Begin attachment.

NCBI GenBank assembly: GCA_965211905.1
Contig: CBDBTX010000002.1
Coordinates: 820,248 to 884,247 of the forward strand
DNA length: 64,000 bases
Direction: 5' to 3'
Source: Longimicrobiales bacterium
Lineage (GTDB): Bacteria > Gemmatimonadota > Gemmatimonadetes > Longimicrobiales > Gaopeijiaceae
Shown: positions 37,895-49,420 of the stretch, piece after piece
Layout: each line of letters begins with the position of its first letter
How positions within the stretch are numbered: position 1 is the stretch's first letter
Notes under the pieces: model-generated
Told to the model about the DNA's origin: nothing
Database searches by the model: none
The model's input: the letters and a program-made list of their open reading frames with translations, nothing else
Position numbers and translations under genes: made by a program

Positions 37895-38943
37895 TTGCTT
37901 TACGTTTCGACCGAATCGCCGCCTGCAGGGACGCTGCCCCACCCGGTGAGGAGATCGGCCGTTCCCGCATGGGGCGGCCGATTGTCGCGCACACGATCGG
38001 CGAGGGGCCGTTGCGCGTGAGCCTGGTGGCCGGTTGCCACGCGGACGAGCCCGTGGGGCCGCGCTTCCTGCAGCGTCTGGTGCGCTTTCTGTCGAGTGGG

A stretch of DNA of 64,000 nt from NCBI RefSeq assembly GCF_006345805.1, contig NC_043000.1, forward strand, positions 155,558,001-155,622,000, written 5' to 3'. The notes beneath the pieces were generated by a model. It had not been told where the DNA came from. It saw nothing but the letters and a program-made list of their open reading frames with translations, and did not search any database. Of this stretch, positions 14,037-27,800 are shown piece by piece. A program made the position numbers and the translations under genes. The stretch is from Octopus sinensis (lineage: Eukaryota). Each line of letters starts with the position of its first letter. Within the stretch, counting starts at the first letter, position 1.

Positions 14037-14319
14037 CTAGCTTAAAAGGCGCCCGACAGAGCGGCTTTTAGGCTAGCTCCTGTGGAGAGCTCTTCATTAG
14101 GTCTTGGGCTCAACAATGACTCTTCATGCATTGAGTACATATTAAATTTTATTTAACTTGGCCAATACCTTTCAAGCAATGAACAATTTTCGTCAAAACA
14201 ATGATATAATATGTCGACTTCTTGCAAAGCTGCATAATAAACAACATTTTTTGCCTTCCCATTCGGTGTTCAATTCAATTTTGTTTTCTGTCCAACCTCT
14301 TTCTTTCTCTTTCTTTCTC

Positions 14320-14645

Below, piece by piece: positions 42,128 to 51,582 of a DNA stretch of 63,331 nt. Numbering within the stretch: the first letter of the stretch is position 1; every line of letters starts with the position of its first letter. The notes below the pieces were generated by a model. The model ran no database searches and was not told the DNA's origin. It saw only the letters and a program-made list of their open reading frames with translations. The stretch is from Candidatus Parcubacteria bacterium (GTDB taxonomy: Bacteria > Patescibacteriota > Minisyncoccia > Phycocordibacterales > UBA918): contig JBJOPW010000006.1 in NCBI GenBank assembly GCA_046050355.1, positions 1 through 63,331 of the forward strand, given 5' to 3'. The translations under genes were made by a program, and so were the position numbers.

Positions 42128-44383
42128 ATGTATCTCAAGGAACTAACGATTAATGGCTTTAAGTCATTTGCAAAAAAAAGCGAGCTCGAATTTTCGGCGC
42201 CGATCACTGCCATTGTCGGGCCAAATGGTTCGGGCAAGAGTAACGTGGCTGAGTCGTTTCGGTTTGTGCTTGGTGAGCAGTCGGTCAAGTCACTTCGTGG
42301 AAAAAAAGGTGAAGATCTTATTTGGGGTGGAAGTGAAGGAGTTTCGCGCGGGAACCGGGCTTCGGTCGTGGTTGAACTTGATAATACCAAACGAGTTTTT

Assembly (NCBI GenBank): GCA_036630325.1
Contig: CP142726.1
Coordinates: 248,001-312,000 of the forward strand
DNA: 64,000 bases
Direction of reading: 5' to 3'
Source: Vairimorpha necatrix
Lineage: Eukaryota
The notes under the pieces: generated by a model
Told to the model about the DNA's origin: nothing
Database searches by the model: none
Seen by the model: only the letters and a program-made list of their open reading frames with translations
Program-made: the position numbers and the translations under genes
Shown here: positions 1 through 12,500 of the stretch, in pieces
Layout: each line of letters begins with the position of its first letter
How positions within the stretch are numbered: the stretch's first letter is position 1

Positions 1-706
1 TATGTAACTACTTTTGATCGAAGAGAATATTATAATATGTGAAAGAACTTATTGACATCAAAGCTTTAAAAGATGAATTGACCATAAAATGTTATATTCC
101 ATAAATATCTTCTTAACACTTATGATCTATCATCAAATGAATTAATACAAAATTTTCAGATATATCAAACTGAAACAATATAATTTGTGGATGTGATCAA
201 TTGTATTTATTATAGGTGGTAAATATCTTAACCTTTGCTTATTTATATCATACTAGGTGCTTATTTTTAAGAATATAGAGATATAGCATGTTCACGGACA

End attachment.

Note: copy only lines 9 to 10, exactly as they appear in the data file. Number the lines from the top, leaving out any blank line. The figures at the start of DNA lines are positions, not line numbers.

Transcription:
Layout: each line of letters begins with the position of its first letter
How positions within the stretch are numbered: position 1 is the stretch's first letter